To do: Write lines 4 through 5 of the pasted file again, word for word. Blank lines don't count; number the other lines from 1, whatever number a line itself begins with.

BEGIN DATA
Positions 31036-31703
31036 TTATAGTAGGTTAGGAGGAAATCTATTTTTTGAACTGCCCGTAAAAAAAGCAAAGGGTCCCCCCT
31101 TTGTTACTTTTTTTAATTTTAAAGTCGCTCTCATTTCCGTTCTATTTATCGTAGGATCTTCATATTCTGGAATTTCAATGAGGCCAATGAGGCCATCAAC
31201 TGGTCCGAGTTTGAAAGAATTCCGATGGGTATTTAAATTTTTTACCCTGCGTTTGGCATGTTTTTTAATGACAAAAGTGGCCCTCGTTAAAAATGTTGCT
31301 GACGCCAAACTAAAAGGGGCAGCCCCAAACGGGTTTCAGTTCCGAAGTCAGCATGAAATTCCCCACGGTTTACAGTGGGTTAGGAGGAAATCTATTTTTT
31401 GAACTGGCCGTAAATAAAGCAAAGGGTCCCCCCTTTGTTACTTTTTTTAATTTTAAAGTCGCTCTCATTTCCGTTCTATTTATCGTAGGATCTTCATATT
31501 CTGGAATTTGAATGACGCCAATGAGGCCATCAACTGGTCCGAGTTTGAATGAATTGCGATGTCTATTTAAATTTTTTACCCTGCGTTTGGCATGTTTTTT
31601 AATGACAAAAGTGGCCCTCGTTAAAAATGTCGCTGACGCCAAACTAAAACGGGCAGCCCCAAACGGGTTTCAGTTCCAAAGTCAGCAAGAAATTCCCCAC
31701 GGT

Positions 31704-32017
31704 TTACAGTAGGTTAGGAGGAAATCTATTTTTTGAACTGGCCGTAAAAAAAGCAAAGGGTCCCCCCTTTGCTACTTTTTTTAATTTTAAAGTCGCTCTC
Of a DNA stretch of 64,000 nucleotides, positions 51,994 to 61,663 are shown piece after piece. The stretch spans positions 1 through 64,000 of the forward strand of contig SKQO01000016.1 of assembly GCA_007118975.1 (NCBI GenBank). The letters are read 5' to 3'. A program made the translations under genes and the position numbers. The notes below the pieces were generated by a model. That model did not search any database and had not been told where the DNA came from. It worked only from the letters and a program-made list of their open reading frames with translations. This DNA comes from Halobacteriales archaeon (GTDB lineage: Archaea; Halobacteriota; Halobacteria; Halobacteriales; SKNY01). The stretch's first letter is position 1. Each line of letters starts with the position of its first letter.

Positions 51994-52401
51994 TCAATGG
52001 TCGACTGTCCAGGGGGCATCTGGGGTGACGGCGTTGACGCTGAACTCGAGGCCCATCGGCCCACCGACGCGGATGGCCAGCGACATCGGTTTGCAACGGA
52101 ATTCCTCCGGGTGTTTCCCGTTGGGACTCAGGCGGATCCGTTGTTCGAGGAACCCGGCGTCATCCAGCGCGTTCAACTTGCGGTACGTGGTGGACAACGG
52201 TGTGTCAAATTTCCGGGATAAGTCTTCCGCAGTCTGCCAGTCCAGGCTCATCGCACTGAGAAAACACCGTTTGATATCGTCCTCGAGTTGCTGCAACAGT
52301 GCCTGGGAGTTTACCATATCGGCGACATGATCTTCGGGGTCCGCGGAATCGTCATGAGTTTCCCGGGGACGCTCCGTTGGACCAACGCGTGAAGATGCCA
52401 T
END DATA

31201 TGGTCCGAGTTTGAAAGAATTCCGATGGGTATTTAAATTTTTTACCCTGCGTTTGGCATGTTTTTTAATGACAAAAGTGGCCCTCGTTAAAAATGTTGCT
31301 GACGCCAAACTAAAAGGGGCAGCCCCAAACGGGTTTCAGTTCCGAAGTCAGCATGAAATTCCCCACGGTTTACAGTGGGTTAGGAGGAAATCTATTTTTT